The second POV works okay and is more interesting (vilians usually are) but all the apostrophes drove me nuts. I have a pov in which g's are dropped and since it's a futuristic, and since these people can't read, I don't use apostrophes. I'm debating on ways to make their sections look even differenter :)

12:14 PM  
Blogger Mark Terry said...

SSS--I've often had an issue with how Crais starts his novels. Not a major issues, but he often works to set the scene rather than just get into the scene, so sometimes they seem a slow start. And there's usually nothing about his books that you would call slow.

12:18 PM  
Blogger Jude Hardin said...

I prefer this first paragraph, from Loren D. Estleman's American Detective:

The driveway was white stone, like a spill of salt between polished granite posts. A square of teal-colored lawn lay on either side, with furniture arranged on it in suites no decorator would approve: sectional sofas next to six-burner ranges, gold-plated bathroom fixtures among patio chairs carefully lichened with blobs of verdigris, stereo components deployed on top of plate-glass aquariums with no fish inside. A life-size statue of the property’s owner cast in bronze stood on a carved mound with one foot raised, winding up to pitch a baseball. With a realtor’s red-white-and-blue sign stuck in front of the quasi-neoclassical-Greco-Roman-Gothic-Art-Moderne house sprawled in the middle of the lot, it was the most expensive yard sale since they put Soviet Russia on the block.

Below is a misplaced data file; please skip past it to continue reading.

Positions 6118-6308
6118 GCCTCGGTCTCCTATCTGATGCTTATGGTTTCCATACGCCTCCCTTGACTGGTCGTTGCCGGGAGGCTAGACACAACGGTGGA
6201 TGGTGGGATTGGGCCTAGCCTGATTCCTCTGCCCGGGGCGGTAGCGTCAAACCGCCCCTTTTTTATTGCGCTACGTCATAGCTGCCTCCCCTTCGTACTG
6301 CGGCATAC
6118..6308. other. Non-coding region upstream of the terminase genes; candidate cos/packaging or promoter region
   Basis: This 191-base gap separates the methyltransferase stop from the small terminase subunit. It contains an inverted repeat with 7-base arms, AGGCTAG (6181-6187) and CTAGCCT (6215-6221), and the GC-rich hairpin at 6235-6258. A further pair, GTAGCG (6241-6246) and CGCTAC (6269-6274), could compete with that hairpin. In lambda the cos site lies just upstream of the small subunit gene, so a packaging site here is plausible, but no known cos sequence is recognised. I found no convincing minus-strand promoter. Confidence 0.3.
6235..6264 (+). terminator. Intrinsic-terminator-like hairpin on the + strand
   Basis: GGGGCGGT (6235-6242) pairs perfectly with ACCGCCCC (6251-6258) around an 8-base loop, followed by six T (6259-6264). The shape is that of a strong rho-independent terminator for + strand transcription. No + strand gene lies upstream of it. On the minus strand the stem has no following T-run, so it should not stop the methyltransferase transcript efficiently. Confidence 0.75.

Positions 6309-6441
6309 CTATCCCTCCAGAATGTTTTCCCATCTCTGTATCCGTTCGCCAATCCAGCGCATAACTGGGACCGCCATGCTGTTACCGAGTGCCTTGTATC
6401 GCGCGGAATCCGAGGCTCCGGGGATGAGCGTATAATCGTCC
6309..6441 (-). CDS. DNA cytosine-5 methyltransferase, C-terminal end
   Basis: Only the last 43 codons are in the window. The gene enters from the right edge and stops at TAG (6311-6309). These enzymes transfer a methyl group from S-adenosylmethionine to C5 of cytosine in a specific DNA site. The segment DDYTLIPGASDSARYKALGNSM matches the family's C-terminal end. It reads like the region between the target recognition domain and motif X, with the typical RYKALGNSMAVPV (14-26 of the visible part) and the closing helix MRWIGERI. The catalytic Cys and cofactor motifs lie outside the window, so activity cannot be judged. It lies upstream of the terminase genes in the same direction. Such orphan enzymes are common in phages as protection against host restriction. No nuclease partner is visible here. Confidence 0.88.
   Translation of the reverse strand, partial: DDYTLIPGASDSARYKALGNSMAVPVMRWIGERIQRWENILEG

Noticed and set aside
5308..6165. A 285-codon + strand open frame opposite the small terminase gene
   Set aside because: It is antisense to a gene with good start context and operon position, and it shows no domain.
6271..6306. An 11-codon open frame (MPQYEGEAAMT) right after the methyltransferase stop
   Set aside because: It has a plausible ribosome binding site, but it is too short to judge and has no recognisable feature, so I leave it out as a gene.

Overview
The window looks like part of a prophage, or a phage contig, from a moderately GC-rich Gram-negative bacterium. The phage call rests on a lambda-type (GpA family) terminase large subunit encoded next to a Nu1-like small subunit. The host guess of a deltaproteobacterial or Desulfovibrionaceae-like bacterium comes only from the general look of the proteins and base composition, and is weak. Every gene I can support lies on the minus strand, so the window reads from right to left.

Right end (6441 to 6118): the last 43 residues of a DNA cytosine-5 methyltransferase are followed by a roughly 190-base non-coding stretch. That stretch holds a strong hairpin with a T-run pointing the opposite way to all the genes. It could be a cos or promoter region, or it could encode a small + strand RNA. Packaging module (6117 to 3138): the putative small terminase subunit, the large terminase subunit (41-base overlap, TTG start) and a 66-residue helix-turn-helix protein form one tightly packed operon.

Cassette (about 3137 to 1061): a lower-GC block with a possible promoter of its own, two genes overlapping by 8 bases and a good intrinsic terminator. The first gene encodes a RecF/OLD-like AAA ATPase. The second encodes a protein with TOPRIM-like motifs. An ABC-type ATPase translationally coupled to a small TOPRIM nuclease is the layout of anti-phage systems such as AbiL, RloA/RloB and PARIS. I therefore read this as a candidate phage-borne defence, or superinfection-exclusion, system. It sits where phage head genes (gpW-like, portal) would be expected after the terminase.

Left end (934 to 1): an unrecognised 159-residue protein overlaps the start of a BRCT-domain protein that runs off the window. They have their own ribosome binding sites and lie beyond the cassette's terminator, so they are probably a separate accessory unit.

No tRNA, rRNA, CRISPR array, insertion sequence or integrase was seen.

Now THAT'S voice, IMO.

5:11 AM  
Blogger Mark Terry said...

Well, Loren, he's a stylist.

5:22 AM  
Blogger Erica Orloff said...

I'm late to this party, but I hate the paragraph Jude posted, LOL! And I can't swear I would pick up the one you posted, but I probably would.

Which shows again . . . you either respond to a voice or you don't.

6:57 AM  
Blogger Mark Terry said...

Well, at the risk of offending Loren Estleman (something I did at least once before), a local writer who I've done an event or two with, I admire his writing a great deal. But I don't read him much. I just don't respond to it. Different likes, I guess.

7:03 AM